O.J. Howard has 'no idea' about his relatively low usage at Alabama

Former Alabama tight end O.J. Howard may be as perplexed as much of the Tide fanbase is about his utilization within Alabama’s offense over the past two seasons.

Howard, who is participating in the Senior Bowl, told SB Nation that he has “no idea” why he wasn’t more of a receiving target with the Crimson Tide when he was asked about his usage in the offense.

“I have no idea, honestly man,” Howard said at the Senior Bowl. “It was kind of a question mark my whole career about that, but I’ve never been able to give an answer to this day.”

Howard had 83 catches for 1,197 yards and five touchdowns in 2015 and 2016 at Alabama. His only two 100+ yard games came in the National Championship matchups with Clemson, when Howard had a whopping nine catches for 314 yards and three touchdowns.

So to do the math for you, subtracting those games from Howard’s two seasons meant he had 74 catches for 883 yards and two touchdowns over the other 28 games. But it’s also worth noting that his proficiency in those two games spurs the movement that Howard was underutilized. We tend to remember how players played in the biggest games. If Howard’s two biggest games came against Chattanooga, he’s probably not being talked about with the same reverence.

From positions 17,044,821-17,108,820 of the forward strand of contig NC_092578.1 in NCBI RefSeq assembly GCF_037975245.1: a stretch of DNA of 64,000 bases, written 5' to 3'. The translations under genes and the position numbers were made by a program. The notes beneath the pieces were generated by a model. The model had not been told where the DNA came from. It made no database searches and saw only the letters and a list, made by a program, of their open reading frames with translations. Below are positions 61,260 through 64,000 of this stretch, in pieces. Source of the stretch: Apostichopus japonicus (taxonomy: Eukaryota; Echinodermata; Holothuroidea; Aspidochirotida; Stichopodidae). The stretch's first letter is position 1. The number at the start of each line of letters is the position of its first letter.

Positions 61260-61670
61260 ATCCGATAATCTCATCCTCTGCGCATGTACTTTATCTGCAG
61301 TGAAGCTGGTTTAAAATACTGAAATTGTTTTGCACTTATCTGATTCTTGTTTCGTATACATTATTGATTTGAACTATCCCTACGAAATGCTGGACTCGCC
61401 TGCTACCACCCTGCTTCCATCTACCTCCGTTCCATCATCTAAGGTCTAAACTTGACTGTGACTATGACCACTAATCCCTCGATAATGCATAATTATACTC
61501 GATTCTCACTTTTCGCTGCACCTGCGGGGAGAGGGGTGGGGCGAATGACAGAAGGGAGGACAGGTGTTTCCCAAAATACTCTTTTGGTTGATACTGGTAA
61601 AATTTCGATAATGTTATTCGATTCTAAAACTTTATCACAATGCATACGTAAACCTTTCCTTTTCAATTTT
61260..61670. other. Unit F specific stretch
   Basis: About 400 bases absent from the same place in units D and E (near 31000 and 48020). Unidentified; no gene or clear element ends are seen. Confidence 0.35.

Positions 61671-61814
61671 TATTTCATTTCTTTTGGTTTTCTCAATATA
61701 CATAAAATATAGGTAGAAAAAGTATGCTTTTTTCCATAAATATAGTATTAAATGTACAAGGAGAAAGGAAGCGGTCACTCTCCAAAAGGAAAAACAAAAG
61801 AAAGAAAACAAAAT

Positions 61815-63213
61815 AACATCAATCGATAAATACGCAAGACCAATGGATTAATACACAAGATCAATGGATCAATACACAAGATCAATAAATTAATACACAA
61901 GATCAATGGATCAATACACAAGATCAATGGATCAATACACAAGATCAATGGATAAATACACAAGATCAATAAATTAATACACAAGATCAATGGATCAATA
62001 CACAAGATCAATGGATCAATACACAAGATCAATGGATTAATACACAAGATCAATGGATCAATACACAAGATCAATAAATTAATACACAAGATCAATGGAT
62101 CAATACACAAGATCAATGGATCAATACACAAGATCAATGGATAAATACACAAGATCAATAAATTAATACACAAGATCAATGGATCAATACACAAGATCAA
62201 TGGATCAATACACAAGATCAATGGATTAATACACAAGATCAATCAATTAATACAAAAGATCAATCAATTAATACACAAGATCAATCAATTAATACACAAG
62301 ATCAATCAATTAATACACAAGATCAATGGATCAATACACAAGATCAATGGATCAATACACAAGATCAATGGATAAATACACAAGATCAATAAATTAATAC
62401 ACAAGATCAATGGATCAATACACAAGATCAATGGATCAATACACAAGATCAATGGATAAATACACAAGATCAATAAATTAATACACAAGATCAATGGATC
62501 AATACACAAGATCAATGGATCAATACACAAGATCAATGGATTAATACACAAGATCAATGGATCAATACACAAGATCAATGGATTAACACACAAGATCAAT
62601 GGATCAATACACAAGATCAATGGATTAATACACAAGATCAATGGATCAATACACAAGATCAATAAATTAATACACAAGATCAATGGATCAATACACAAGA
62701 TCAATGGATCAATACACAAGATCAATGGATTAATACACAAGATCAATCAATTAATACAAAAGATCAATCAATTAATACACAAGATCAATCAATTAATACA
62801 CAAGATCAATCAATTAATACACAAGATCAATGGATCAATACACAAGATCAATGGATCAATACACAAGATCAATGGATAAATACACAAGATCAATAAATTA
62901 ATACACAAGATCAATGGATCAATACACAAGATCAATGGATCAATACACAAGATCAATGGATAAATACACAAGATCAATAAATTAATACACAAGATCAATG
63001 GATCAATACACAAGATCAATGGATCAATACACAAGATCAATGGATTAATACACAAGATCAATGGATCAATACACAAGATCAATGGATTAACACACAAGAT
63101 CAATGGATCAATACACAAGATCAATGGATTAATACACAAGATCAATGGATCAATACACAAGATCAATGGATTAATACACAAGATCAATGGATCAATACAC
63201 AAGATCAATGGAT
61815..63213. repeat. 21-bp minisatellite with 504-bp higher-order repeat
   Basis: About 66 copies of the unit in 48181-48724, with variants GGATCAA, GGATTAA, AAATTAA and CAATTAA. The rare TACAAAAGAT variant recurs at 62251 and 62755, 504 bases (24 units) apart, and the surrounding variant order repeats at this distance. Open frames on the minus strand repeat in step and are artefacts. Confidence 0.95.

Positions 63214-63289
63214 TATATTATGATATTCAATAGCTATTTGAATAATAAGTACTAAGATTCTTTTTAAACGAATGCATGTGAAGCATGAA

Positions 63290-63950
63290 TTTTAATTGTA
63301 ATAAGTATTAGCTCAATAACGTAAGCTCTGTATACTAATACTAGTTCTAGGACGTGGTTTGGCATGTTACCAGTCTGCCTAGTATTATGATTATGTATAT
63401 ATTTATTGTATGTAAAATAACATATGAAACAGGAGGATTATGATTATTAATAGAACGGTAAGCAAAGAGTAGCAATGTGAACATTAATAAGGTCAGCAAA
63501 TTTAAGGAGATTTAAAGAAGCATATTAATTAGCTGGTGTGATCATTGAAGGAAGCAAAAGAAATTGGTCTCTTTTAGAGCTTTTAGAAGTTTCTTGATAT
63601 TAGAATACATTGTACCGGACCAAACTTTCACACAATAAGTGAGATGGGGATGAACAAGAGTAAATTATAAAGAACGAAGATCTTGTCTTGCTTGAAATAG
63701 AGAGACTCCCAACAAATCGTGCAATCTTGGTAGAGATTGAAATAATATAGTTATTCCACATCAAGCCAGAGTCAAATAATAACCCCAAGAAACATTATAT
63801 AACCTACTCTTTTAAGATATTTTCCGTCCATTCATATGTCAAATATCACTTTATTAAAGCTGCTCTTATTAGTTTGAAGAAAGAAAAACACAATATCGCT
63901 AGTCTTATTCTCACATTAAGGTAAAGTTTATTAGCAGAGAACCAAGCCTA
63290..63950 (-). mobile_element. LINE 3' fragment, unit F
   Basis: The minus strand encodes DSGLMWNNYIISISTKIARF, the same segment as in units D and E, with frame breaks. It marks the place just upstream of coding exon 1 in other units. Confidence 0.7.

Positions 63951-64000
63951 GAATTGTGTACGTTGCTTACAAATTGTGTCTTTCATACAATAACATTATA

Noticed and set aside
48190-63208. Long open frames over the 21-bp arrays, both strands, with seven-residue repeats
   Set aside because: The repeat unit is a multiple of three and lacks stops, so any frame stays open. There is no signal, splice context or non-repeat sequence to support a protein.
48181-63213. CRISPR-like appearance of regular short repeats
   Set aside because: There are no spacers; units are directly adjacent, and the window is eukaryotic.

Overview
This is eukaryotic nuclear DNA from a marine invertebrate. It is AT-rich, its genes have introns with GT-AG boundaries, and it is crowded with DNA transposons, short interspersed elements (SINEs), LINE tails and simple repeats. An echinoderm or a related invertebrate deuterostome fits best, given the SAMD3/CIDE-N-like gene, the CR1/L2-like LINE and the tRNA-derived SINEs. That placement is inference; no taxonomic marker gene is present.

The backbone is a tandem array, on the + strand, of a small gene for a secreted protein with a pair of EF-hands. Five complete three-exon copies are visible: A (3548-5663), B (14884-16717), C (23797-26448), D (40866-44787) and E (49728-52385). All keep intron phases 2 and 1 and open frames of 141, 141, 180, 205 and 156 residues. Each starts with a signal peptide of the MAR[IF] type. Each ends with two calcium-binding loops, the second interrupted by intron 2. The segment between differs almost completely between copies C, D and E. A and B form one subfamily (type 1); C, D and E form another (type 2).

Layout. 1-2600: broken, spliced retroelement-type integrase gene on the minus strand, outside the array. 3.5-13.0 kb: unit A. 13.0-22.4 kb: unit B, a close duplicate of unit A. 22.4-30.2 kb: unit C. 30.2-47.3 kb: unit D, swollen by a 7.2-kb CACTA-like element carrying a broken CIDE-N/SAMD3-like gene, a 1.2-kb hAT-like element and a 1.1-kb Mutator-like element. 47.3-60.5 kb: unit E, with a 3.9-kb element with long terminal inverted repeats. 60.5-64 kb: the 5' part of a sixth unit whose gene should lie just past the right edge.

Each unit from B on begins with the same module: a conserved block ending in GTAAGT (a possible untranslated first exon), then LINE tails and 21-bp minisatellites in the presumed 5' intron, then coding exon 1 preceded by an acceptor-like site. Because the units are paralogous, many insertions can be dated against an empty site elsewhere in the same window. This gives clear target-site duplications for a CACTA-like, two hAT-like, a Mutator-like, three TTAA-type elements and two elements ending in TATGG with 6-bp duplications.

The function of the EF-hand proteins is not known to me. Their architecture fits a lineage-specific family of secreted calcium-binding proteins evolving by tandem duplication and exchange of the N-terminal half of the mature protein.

O.J. Howard had 83 catches over the past two seasons for Alabama. (Getty)
O.J. Howard had 83 catches over the past two seasons for Alabama. (Getty)

Howard contributed to Alabama’s last-second loss to Clemson in more ways than the pass game too. He had a great block to seal the edge on a Bo Scarbrough touchdown run and his combination of blocking and receiving will likely make him an early pick in May’s draft. Scouts will look at Howard’s entire game film — and not just the highlights — though he’ll probably have to explain to teams in interviews why he wasn’t a top target.

[Charles Robinson: O.J. Howard turned the most heads at Senior Bowl]

And maybe, so will Nick Saban, who said last year after Howard’s 208-yard performance in Alabama’s win over Clemson that Howard “should have been more involved all year long.” For whatever reason, those sentiments didn’t carry over into 2016, though Alabama’s downfield passing attack was lesser as freshman quarterback Jalen Hurts learned the offense. We’ll see this fall how Howard’s new team will use him.

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Nick Bromberg is the assistant editor of Dr. Saturday on Yahoo Sports. Have a tip? Email him at nickbromberg@yahoo.com or follow him on Twitter!

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